Leggett Foresees ‘Snowball Effect’ on Stranded Asset Risk, Fossil Divestment
The climate risk report by the Task Force on Climate-related Financial Disclosures (TCFD) is a “wake-up call for fossil fuel investors” that holds “the potential to change the world,” writes solar entrepreneur and Carbon Tracker Chair Jeremy Leggett, based on the impact it has had on major investors since it was released last December 14.
“Even before the Paris Agreement was adopted last year, climate risk was high on the agenda of the world’s largest institutional investors and asset managers,” Leggett notes. “Resolutions asking oil and gas companies to stress-test their business models against a 2°C-consistent climate outcome were generally opposed by boards, but received record-high support levels from shareholders.”
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With the TCFD report providing “a template for best practices and a road map for better disclosure,” he adds, “now there will be no hiding place.”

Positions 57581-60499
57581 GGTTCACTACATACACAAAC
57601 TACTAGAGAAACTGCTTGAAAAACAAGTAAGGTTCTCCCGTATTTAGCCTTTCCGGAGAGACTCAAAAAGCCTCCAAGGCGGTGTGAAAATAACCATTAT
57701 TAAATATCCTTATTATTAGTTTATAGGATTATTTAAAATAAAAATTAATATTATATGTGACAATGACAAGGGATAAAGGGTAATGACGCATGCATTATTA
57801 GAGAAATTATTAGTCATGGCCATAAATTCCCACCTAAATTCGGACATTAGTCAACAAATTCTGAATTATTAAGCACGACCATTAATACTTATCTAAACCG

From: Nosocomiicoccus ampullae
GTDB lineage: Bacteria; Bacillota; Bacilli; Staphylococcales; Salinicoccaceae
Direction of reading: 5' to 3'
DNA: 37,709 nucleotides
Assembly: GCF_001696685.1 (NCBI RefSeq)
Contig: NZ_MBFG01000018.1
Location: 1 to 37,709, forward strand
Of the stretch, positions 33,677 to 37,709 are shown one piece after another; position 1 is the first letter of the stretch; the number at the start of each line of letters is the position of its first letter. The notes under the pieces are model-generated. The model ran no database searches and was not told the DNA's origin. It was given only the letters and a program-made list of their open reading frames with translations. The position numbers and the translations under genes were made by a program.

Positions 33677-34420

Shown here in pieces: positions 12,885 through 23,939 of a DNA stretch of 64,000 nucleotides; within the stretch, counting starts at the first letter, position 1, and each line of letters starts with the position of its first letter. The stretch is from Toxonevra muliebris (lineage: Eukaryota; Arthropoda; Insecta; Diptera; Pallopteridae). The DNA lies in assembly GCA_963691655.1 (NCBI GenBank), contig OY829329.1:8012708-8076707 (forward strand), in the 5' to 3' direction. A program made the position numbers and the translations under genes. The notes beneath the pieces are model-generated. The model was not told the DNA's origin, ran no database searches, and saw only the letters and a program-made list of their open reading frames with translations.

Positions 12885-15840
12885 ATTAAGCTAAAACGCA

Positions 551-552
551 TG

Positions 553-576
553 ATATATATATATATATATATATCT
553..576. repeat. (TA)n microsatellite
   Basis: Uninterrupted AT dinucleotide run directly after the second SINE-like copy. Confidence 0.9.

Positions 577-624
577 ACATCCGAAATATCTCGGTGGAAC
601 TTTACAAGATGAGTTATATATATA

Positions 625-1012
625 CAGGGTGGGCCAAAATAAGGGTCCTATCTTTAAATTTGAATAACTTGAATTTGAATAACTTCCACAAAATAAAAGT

As soon as the report released, its findings were endorsed by multinational businesses like Aviva, AXA, BHP Billiton, JPMorgan, and Daimler, Leggett recalls. “Many more will surely follow,” Leggett says, and “investors have not waited for the task force’s advice. By the time of the Paris climate summit, investment funds with collective assets of $3.4 trillion had either divested from all or some fossil fuels, or announced their intention to.”
As investors become more aware of stranded asset risk, he predicts that interest in the TCFD’s deliberations and fossil fuel divestments will lead to “a snowball effect, and much drama on Wall Street—much of it to the great benefit of the renewables industries.”